Welcome to the digital age.We all knew it was coming, a day when our video was all digital. We could escape the bounds of PAL and NTSC because all video could be transcoded on the fly, rescaled, downconverted, or upconverted.
The day has arrived however we still buy DVDs that are PAL or NTSC specific. Aside from Regions for Blue Ray and DVD which for the sake of this article we will avoid, as well as country specific transmission formats. I want to discuss ONLY the video encoded onto DVDs and pose the questions as to why it has not changed?
PAL DVDs are typoically 720×576
NTSC DVDs are typically 720×480
In the NTSC world, content can be progressive or interlaced. Frame rates can be 23.97FPS (24P) or 29.97FPS (30 FPS)
In the PAL world, Content can be progressive or interlace2d. Frame rates can be 23.97FPS (24P) but are typically 25FPS
In the PAL world they almost do not bother with the “HD 720P format” because it offered so little improvement over PAL
Over 3 years ago I bought a new DVD player. Within a mattewr of hours I had it working “region free” and even played PAL DVDs. The DVD player itself had no issues with the PAL DVD and transcoded to NTSC. On that same DVD player I could select “PAL” output, or “Auto”, aside from the “NTSC” that it was set to. AT that time I had a stand alone TV tuner that connected to a VGA monitor. The VGA monitor and tuner were also “PAL compatible”. I was lucky. Recently while shopping for an LCD TV I came to realize that they were not making sets that were designed for 50/60 hz (25/30 FPS). Leaving my multi region DVD in “auto” mode would not work on a newer flat panel display! What? Why? Multisync monitors haver been around for a very long time and do not represent a substantial cost difference for such a small range of frequencies.
IN fact, My old DVD olayer would even output upscaled 24P via component or HDMI. I was then able to see a 24FPS DVD at 24FPS without pulldown. I now play all DVDs on XBMC anyway, however I still have the issue of the available frequencies on the monitor. With XBMC you can change the frame rate to match the source content , effectively replicating the “auto” mode on my old DVD and since all content is upscaled the frame size becomes a moot point.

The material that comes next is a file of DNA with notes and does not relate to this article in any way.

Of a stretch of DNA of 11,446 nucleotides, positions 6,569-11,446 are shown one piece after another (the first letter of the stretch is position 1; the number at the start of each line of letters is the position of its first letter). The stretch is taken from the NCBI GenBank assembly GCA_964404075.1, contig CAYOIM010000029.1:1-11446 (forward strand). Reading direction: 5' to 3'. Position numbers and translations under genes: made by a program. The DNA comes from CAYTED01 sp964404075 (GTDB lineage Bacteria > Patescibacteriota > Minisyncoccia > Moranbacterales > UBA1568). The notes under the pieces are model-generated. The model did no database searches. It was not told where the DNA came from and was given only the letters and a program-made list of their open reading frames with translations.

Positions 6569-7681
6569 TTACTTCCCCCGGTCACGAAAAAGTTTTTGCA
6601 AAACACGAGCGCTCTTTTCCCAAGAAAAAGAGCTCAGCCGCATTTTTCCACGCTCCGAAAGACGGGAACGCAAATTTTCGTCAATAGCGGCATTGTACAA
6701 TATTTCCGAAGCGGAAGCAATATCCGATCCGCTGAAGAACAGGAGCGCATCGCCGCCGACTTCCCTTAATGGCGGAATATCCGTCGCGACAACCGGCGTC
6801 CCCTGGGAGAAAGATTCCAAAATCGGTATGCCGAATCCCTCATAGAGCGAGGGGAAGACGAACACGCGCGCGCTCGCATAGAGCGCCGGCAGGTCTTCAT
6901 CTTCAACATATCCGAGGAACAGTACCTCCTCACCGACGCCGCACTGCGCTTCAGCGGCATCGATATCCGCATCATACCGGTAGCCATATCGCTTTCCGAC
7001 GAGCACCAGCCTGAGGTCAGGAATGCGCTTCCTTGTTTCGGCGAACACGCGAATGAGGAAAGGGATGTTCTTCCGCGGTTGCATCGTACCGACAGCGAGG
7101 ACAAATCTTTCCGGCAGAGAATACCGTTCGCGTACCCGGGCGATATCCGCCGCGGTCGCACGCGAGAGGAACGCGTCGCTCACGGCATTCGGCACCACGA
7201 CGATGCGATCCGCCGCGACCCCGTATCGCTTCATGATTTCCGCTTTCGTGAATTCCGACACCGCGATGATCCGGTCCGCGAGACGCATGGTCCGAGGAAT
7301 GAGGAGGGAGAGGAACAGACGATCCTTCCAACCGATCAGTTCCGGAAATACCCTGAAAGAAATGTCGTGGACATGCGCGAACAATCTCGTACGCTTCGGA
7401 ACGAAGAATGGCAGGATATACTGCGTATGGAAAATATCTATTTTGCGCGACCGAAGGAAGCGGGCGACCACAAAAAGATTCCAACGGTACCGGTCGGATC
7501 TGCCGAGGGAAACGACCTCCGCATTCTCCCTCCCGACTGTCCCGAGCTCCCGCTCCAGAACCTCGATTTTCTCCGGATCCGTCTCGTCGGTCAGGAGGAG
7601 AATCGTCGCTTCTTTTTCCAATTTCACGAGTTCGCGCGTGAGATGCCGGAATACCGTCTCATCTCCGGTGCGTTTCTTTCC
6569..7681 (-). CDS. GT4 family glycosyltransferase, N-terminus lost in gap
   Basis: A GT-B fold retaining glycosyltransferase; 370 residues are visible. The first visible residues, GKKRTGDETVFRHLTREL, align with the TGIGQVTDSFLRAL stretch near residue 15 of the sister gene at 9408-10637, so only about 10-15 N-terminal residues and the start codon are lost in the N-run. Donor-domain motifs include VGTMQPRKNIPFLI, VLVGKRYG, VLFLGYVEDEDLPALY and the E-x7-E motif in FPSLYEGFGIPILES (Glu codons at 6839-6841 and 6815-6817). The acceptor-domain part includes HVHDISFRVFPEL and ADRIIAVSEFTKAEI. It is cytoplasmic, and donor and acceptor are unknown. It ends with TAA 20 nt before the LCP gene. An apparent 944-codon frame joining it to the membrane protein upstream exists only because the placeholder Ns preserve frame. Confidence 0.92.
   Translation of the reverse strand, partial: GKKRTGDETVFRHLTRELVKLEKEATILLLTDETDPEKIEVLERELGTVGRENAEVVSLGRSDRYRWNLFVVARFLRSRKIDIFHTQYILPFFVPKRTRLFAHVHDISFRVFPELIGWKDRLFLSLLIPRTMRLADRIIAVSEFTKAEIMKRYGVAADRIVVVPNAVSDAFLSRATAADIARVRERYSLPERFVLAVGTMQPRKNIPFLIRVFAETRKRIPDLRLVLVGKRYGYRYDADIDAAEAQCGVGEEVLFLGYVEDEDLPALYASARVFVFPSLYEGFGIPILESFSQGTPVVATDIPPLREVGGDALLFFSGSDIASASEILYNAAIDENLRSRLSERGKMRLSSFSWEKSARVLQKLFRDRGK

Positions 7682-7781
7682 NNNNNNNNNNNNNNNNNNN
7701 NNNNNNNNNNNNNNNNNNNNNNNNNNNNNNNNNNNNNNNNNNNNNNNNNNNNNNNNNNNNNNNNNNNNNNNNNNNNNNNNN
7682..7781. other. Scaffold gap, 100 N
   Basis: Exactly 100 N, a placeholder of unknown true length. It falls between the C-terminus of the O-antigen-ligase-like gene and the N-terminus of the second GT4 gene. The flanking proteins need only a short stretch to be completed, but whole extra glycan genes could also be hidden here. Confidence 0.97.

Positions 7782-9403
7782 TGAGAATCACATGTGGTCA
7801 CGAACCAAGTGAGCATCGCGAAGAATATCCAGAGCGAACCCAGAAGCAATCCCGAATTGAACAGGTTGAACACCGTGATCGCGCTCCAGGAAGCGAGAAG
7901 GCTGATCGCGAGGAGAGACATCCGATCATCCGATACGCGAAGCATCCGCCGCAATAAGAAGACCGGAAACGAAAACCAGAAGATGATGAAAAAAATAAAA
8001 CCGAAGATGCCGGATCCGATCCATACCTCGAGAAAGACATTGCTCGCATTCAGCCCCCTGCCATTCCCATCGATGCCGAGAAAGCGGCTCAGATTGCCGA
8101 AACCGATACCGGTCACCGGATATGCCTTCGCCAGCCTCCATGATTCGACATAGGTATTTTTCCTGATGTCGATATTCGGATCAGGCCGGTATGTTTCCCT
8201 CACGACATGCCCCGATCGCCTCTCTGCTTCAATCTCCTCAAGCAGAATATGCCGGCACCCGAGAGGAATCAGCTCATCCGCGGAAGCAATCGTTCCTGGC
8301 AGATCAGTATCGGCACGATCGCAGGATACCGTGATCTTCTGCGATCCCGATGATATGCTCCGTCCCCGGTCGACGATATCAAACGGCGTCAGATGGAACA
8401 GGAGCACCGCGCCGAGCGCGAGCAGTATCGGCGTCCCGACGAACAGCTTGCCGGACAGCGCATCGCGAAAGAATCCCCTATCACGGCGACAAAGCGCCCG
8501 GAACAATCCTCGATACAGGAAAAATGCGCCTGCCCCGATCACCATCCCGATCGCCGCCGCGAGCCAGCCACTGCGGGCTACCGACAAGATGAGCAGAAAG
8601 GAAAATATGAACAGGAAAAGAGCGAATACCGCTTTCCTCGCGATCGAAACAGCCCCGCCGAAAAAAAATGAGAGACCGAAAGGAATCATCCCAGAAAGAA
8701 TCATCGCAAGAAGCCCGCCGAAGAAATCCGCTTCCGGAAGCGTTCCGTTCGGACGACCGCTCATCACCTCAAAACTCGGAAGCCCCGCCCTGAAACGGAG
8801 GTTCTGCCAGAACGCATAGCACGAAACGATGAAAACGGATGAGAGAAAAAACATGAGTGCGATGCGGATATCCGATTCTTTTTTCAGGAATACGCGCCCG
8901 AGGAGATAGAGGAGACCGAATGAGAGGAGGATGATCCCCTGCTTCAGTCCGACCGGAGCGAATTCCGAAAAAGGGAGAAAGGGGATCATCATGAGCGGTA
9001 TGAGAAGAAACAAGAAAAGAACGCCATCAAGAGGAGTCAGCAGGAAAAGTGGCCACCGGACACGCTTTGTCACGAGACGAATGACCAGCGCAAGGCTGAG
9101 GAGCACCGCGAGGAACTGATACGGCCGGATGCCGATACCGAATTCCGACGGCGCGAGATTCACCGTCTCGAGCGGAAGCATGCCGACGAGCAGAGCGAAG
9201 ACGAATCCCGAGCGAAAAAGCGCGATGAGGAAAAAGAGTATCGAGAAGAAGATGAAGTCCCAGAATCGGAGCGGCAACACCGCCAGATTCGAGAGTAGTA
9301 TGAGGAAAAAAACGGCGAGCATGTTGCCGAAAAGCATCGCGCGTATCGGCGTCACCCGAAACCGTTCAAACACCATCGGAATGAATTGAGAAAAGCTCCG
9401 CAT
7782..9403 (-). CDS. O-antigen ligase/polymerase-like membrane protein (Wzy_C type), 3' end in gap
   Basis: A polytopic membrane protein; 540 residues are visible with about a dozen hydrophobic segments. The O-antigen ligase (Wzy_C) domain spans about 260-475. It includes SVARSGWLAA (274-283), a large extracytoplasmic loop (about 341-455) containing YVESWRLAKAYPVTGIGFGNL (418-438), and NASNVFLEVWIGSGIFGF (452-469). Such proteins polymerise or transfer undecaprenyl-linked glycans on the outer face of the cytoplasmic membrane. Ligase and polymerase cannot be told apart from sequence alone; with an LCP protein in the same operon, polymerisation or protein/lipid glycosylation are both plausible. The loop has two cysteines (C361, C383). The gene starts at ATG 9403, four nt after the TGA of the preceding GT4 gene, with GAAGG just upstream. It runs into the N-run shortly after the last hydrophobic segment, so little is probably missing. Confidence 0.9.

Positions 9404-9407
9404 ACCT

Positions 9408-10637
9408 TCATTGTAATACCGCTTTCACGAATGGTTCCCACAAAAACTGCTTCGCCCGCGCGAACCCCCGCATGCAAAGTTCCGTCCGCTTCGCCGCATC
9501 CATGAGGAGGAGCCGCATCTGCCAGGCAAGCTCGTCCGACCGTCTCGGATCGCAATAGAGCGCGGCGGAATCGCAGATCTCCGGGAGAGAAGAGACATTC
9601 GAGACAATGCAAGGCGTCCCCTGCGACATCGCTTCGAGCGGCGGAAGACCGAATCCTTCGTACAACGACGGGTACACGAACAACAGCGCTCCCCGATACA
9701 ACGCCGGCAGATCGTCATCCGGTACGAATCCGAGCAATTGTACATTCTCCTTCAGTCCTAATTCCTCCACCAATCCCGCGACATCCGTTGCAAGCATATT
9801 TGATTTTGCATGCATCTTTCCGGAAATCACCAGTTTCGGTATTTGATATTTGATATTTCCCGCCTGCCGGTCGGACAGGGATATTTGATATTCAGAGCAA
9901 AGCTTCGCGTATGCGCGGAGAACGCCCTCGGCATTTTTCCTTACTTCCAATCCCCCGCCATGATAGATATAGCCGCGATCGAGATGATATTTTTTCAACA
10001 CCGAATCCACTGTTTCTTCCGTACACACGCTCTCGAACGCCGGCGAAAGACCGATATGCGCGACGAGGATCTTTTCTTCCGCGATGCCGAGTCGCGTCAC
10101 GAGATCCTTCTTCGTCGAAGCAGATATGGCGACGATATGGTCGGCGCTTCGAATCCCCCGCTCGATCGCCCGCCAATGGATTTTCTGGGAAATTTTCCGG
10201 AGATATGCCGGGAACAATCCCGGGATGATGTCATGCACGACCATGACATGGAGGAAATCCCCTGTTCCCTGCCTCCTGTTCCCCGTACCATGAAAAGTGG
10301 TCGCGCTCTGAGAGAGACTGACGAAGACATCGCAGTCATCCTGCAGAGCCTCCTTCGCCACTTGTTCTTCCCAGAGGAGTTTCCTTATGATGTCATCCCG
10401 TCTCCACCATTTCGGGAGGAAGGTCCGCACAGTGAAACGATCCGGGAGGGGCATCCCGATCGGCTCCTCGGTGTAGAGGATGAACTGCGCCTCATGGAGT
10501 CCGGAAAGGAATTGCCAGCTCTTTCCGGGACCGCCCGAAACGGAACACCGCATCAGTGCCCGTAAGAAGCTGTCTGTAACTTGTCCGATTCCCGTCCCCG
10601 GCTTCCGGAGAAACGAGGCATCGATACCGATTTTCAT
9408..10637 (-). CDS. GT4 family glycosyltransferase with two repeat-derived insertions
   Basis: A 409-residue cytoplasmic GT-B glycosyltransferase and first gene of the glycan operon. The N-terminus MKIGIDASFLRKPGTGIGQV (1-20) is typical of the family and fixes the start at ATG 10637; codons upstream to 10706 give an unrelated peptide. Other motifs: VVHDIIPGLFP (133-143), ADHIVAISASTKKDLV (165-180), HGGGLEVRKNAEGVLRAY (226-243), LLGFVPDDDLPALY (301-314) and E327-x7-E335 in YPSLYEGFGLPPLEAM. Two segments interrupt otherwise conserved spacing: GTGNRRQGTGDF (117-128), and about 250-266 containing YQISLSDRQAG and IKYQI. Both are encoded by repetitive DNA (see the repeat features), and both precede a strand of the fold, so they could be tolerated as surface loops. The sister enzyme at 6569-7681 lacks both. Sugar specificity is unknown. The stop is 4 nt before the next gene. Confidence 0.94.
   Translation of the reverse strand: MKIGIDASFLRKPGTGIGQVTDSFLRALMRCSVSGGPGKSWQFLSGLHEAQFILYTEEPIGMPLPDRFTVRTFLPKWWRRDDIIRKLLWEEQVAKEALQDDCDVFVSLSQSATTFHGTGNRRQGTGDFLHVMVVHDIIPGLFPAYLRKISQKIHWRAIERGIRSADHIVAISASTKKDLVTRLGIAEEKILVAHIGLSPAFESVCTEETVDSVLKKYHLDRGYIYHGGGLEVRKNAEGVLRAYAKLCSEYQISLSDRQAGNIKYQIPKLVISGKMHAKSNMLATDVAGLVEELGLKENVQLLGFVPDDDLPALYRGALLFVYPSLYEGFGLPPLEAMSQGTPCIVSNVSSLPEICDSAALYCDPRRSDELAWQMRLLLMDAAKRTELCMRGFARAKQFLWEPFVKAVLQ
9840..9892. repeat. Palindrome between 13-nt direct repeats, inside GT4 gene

So to make my point, why then are the DVD players not ALL capable of converting 24FPS to a 25FPS output? It would seem this is easy enough to attain as in NTSC the pulldown is often done in the DVD,. Even if a 24FPS DVD was played back at 25 FPS that coule be attained on the player itself. Why do our new digital TVs not work with 25FPS when many work with 24 FPS and 30FPS they just skip past the 25FPS. Why you might ask, foirst because it is not that complicated. Second the same master coyuld be deployed in all regions offering the benefit of the higher PAL resolutions in NTSC regions. O)f course from a manufacturer standpoint this might be counterproductive from the sales pitch of HD.
Again we are permitting manufacturers to limit our abilities. It used to be that the consumer demand drove the manufacturers. Now we have allowed the manufacturers to beat us into our respective corners of the world with no compatibility between them.
I thought HD and digital was going to give us more universal video formats so the world was more unified. Instead manufacturers and movie studios are using it against us in the name of “content protection”
and denying uis the ability to have higher resolution SD while pitching HD that is sometimes only slightly better than SD PAL.
Manufacturers listen up….
I do not hesitate to buy PAL DVDs and play them on XBMC. I currently am playing a PAL DVD of “Stargate Universe” as I write this, which never looked so good on NTSC If only I could buy retail what I have worked so hard to build!